Albert Einstein's paper Does the inertia of a body depend upon its energy content?[1] was published in the journal "Annalen der Physik" on November 21, 1905.

In this paper, Einstein revealed the relationship between energy and mass that would eventually lead to the famous mass-energy equivalence formula E=mc2 (energy equals mass times the velocity of light squared).

To be more exact, in this article, the equation E=mc2 is not originally written as a formula but as a sentence in German saying that "if a body releases the energy L in the form of radiation, its mass diminishes by L/V2". Einstein uses V to mean the speed of light in a vacuum and L to mean the energy lost by a body in the form of radiation.

Einstein makes the hypothesis of an object at rest in a referentiel (x,y,z) emitting plane waves of light of energy L/2 in a direction making an angle φ with the x-axis and an equal amount of enerrgy in the opposite direction.

He then calculates the level of energy of the body before and after the emission, respectively named  E0 and E1 in the (x,y,z) referential and H0 and H1 in another inertial referential animated with an uniform parallel translation with velocity v (small v to be distinguished from capital V referring to the speed of light in the article) relative to (x,y,z) referential.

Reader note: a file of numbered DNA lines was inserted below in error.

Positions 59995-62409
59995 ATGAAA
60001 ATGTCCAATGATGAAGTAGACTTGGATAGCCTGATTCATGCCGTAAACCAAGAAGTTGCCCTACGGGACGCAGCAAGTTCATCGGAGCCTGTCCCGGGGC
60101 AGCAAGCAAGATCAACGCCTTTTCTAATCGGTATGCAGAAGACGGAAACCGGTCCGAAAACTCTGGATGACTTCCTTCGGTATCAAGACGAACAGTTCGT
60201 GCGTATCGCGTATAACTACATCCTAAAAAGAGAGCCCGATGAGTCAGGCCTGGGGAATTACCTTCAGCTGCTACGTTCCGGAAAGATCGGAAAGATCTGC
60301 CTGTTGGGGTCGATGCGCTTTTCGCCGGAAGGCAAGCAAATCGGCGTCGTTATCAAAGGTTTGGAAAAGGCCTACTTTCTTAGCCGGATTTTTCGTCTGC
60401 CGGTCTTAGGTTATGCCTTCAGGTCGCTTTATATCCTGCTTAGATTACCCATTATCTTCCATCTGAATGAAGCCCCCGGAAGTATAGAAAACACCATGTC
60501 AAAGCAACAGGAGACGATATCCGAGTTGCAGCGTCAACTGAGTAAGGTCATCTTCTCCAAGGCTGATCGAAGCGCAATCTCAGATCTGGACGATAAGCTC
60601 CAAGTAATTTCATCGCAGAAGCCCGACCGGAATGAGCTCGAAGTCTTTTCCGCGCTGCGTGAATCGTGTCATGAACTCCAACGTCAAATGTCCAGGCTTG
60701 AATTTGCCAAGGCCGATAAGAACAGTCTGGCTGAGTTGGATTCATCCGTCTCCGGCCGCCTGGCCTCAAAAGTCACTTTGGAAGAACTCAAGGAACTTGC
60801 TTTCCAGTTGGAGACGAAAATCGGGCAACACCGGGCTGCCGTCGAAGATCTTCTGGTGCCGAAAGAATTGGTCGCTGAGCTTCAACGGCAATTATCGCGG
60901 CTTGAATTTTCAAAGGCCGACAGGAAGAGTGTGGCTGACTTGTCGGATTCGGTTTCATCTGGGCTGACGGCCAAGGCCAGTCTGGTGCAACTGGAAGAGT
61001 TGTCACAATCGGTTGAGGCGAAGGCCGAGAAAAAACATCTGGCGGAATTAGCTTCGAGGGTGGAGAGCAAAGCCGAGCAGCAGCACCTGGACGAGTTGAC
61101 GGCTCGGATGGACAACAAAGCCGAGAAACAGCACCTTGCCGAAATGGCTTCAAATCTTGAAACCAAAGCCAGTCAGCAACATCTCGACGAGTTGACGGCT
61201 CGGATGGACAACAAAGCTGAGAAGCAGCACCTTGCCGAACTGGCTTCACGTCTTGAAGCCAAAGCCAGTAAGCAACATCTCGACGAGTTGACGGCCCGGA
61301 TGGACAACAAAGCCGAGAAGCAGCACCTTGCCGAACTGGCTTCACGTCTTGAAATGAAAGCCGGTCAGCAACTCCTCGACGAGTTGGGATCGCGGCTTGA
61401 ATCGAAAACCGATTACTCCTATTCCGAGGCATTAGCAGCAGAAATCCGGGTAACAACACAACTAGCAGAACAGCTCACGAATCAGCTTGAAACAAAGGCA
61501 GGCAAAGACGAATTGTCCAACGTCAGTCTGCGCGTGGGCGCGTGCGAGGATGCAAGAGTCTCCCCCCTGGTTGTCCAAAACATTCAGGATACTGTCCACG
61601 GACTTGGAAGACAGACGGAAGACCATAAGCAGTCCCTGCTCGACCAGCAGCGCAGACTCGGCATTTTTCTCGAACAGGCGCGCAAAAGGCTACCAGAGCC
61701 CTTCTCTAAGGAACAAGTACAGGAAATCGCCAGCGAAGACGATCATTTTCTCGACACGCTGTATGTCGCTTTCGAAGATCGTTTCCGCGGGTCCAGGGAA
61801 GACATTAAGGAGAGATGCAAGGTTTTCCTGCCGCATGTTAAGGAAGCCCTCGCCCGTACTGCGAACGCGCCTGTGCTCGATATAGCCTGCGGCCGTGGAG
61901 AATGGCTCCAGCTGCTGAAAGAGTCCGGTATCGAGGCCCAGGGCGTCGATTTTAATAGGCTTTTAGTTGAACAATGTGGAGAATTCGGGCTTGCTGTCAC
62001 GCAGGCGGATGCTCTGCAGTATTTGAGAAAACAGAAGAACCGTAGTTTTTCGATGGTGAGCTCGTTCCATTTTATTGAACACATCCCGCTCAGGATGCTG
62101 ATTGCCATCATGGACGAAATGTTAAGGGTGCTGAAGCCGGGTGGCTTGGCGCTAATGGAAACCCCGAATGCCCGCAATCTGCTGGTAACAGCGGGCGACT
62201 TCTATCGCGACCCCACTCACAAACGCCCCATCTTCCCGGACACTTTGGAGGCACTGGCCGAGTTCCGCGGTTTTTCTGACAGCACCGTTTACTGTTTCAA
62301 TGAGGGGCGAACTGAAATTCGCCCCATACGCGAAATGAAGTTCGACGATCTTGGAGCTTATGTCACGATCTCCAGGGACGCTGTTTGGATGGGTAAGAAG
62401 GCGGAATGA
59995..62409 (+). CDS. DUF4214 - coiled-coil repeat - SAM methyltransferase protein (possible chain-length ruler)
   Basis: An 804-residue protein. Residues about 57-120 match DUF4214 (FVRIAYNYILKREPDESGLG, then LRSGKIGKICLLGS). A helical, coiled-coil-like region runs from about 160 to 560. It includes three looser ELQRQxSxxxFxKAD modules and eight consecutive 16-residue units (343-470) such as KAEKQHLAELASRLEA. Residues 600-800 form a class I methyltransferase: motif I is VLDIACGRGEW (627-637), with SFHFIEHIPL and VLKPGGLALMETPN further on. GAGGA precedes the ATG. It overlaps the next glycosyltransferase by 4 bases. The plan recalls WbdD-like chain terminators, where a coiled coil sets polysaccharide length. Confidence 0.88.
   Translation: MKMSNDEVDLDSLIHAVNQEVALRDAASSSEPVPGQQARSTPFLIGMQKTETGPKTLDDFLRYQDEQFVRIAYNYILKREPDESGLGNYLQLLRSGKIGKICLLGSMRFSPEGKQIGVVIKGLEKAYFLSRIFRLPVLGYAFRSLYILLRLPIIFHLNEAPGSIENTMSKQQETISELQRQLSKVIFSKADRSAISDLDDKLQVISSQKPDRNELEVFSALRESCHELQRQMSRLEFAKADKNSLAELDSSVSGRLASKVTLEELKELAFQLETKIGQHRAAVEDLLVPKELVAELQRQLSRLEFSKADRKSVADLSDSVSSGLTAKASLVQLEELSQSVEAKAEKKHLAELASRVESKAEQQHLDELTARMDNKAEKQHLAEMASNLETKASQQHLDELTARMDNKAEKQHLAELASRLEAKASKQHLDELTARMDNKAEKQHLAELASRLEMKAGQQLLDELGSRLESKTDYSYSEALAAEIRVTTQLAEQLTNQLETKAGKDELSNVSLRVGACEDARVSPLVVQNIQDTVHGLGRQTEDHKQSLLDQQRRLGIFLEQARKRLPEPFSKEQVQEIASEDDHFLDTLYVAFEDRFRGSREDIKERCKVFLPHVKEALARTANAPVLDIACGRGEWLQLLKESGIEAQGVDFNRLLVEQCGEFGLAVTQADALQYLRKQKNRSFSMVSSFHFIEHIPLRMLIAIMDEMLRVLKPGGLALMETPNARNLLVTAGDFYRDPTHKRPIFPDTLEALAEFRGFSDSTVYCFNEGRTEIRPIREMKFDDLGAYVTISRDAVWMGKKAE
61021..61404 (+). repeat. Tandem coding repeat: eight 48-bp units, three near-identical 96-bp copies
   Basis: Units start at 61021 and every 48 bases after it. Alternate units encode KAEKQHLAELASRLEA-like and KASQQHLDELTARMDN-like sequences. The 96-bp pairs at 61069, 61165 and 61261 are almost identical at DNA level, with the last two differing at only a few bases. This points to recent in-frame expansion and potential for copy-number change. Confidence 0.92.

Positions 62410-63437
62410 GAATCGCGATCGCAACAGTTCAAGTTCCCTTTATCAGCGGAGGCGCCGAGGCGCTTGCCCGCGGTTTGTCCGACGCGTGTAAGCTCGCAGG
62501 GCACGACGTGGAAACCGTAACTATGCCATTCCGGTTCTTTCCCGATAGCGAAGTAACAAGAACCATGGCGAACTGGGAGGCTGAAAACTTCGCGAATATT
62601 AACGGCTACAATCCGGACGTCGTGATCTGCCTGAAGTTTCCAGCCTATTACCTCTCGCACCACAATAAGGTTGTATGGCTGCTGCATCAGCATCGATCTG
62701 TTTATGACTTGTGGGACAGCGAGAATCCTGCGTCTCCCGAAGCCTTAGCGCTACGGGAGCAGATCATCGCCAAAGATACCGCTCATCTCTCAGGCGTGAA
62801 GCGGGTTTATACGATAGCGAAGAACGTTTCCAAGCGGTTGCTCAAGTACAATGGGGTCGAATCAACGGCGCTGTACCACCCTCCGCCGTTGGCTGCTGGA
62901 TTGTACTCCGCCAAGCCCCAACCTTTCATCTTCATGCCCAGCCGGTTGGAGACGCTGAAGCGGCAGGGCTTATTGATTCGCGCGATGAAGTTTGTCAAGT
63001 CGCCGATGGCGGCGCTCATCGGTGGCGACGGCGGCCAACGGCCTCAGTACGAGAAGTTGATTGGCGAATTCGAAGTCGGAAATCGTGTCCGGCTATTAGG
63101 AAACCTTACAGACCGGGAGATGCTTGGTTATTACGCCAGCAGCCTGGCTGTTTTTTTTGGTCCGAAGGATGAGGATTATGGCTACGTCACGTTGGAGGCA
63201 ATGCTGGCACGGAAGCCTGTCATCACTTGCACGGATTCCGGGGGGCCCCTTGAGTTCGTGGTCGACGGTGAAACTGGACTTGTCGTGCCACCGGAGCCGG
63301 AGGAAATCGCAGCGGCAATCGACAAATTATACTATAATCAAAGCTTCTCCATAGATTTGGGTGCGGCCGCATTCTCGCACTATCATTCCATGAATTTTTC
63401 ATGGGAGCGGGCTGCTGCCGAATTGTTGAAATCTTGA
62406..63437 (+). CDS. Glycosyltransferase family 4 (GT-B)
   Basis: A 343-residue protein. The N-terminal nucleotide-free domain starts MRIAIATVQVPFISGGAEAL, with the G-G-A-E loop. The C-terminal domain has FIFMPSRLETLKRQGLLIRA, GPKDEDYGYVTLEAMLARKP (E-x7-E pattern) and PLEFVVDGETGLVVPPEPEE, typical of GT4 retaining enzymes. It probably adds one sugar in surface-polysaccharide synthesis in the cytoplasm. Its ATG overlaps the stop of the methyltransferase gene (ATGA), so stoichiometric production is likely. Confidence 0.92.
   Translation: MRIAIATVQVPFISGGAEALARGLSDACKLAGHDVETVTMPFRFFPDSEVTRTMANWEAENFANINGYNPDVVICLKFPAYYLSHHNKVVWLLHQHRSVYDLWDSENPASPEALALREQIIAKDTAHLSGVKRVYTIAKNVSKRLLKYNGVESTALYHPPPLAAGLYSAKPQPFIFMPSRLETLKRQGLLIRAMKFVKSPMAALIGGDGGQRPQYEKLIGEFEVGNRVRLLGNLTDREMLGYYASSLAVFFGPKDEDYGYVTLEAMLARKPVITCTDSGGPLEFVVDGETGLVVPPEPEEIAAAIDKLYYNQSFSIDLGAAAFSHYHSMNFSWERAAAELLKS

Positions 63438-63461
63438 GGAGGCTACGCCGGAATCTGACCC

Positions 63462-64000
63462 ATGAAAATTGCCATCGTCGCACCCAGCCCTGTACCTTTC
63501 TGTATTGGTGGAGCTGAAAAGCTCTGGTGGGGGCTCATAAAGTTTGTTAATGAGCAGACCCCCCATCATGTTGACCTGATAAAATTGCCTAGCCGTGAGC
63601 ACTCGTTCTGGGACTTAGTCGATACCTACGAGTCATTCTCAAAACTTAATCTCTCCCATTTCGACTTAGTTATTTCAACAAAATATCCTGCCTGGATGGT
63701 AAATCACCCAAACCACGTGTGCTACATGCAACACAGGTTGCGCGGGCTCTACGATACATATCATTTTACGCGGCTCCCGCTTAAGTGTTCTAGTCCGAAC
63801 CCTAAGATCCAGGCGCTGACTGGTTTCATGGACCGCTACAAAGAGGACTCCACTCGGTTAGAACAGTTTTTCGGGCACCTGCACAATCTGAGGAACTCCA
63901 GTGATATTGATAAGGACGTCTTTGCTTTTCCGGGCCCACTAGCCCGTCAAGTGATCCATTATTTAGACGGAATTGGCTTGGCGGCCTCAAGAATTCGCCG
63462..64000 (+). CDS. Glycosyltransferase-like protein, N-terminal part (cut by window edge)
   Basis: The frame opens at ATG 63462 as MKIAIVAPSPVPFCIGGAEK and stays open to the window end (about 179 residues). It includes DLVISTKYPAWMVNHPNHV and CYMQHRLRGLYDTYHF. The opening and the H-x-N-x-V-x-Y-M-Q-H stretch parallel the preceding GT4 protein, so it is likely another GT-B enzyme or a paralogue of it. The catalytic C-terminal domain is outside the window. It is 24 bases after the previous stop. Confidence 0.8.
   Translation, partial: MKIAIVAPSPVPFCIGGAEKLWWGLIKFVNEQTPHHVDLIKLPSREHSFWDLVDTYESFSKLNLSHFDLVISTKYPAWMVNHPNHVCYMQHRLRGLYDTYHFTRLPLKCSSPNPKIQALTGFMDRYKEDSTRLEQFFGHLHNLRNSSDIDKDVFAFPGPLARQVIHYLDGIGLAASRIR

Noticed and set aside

By posing the equivalence of Hx- Ex with the kinetic energy Kx of the body relative to the respective coordinate system, Einstein can then make an approximation at higher order and write:


So he finally gets


Which by replacing L by E for designing the energy and V by C (actual denomination of speed of light) gives the famous E = mc2 equation.

Finally, at the end of the article, the author mentions in a complete visonnary style the possible confirmation of this result by using the radium.

"It is not impossible that with bodies whose energy-content is variable to a high degree (e.g. with radium salts) the theory may be successfully put to the test."

Remark: One should grasp the total paradoxal meaning of this assertion, i.e. a mass emitting something which is massless (light) actually looses mass!


 [1] "Ist die Trägheit eines Körpers von seinem Energieinhalt abhängig?"